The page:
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Executive Summary

In large organizations, a steering committee often oversees development projects. Even with small projects, usually someone in a management position who isn't directly involved in the implementation of the project has oversight or budget responsibilities. If someone is overseeing your project, it's a good idea to include an Executive Summary aimed directly at that person.

These individuals are generally not terribly interested in the details of the system. They have a few specific questions they want answered, and the more efficiently you answer them, the better. Management is usually looking for answers to questions like the following:

  • What problems does the proposed system address?

  • Is this the best and most cost-effective solution?

  • What other solutions have been considered?

  • How long will it take to implement the system?

  • How much will it cost?

  • What are the risks?

Answering the first question should be simple if you've defined the system's goals and scope. You only need to re-state them here. I like to be as explicit as possible about listing anything that might have been considered for inclusion in the system but was rejected. I find that it's good insurance against finger-pointing later.

If you're an outside consultant, you might not be able to address the second and third questions regarding other solutions. If you do have access to this information, however, it's useful to include a brief description of other solutions that might have been considered and the reasons for their rejection. Management finds it reassuring to think that due consideration has been given to alternatives.

But do keep your answers to the second and third questions brief. If you've done an extensive evaluation of off-the-shelf applications and rejected them in favor of a custom solution, you'll probably have detailed information comparing cost, functionality, support, and so on. This isn't the place for it; put it in an appendix. As a matter of fact, the entire Executive Summary shouldn't be more than a few pages long.

Answering questions about time and cost can be tricky, and it's almost always scary. But answering these questions becomes more manageable if you consider what you're asking management to buy into. If you're developing a simple system, you probably have a good idea of the answers, based on the defined scope. With large, complex systems, you won't yet know how long or how much, but that's OK. You'll know what the next step is, and that's all you need approval for at this point.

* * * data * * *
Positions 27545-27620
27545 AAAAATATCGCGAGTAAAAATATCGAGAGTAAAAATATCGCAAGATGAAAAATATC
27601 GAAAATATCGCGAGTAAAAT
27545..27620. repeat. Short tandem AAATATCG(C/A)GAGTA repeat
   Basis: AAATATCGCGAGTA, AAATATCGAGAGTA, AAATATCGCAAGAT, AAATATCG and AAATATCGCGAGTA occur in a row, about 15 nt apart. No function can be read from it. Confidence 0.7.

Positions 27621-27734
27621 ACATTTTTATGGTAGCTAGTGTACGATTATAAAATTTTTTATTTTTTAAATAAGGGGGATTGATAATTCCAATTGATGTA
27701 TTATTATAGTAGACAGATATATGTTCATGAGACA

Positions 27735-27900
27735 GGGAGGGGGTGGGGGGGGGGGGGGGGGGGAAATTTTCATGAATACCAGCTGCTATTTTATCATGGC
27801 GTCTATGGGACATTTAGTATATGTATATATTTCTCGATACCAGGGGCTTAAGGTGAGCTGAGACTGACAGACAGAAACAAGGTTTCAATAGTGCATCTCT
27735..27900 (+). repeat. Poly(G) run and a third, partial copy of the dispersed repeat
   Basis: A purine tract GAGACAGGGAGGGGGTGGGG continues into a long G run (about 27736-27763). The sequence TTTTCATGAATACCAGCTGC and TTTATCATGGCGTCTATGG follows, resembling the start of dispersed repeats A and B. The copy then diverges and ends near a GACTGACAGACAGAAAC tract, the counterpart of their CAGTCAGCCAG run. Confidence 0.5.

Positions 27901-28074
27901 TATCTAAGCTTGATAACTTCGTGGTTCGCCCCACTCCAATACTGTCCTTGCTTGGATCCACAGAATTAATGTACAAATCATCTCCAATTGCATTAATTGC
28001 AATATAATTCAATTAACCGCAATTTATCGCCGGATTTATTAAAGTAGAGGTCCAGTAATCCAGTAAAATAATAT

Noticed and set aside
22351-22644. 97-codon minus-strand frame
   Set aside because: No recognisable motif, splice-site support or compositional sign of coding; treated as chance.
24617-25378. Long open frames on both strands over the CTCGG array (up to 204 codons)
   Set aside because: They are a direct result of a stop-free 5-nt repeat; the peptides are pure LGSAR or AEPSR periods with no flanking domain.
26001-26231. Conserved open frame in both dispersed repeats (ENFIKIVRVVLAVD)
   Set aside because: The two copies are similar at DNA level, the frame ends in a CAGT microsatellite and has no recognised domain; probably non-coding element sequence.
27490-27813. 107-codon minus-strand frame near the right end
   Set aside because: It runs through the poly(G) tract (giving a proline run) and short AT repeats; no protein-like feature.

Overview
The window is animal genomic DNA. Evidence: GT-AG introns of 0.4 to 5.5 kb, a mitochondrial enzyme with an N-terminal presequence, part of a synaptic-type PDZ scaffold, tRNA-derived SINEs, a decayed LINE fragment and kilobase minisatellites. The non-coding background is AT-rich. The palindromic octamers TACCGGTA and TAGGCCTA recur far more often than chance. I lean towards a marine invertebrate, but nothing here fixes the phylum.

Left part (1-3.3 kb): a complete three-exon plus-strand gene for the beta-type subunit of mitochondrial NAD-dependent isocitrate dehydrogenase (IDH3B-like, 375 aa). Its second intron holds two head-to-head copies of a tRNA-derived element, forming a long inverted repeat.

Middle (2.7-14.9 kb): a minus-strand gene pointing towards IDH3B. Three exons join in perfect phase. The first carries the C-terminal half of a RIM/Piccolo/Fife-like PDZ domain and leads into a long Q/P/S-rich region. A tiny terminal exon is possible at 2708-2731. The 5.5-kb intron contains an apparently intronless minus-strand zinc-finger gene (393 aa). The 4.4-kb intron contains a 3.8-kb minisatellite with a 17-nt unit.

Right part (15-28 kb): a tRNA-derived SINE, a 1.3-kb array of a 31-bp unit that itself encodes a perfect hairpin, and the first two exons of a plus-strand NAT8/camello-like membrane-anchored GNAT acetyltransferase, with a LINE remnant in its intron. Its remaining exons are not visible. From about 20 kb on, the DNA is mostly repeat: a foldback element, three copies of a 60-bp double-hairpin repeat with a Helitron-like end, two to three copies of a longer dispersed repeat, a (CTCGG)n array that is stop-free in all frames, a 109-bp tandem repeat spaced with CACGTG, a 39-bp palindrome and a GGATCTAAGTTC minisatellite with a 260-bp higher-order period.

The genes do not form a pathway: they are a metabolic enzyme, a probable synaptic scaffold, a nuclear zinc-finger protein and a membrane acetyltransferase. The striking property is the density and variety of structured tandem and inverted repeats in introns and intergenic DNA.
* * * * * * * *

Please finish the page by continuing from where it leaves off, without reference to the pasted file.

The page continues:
If you can realistically say something like, "It is not yet possible to estimate the actual time or cost for full implementation, but we expect it to be in the range of x to y. The next phase, however, will require only z to complete, and will result in...", then you should be fine. Just be sure that whatever follows the "result in..." is tangible and intrinsically valuable to the organization. In my experience, people are very hesitant to commit funds to "additional research."

I've also found that adequately addressing the final question, regarding risks, is one of the most effective ways of establishing your credibility. Spend time thinking about what could go wrong. Are there technical issues that haven't been resolved? Are things likely to take longer than expected? Where? Why? Be paranoid.

Now go back and be realistic. How likely are these things to happen? Yes, it's possible that your entire development team will be incapacitated by an outbreak of the Bubonic plague, or that the office will be destroyed by a sudden flood. But it's not very likely. What is likely is that sometime during the project something will go wrong, and management will want to know that you've thought about likely issues and have contingency plans. You needn't list everything, perhaps only the top two or three concerns in a few paragraphs, but it is important that the risk issues be addressed.

If you're an outside consultant, I recommend that you not skirt the issue of your competence. Obviously, the first question anybody considering hiring you will ask is whether you can do the job. The Executive Summary probably isn't the best place to talk about your credentials, but you should address the risk of non-performance. The details of risk negotiation are up to you; I won't presume to make recommendations. It's just been my experience that directly addressing the issue helps establish your credibility as a businessperson.

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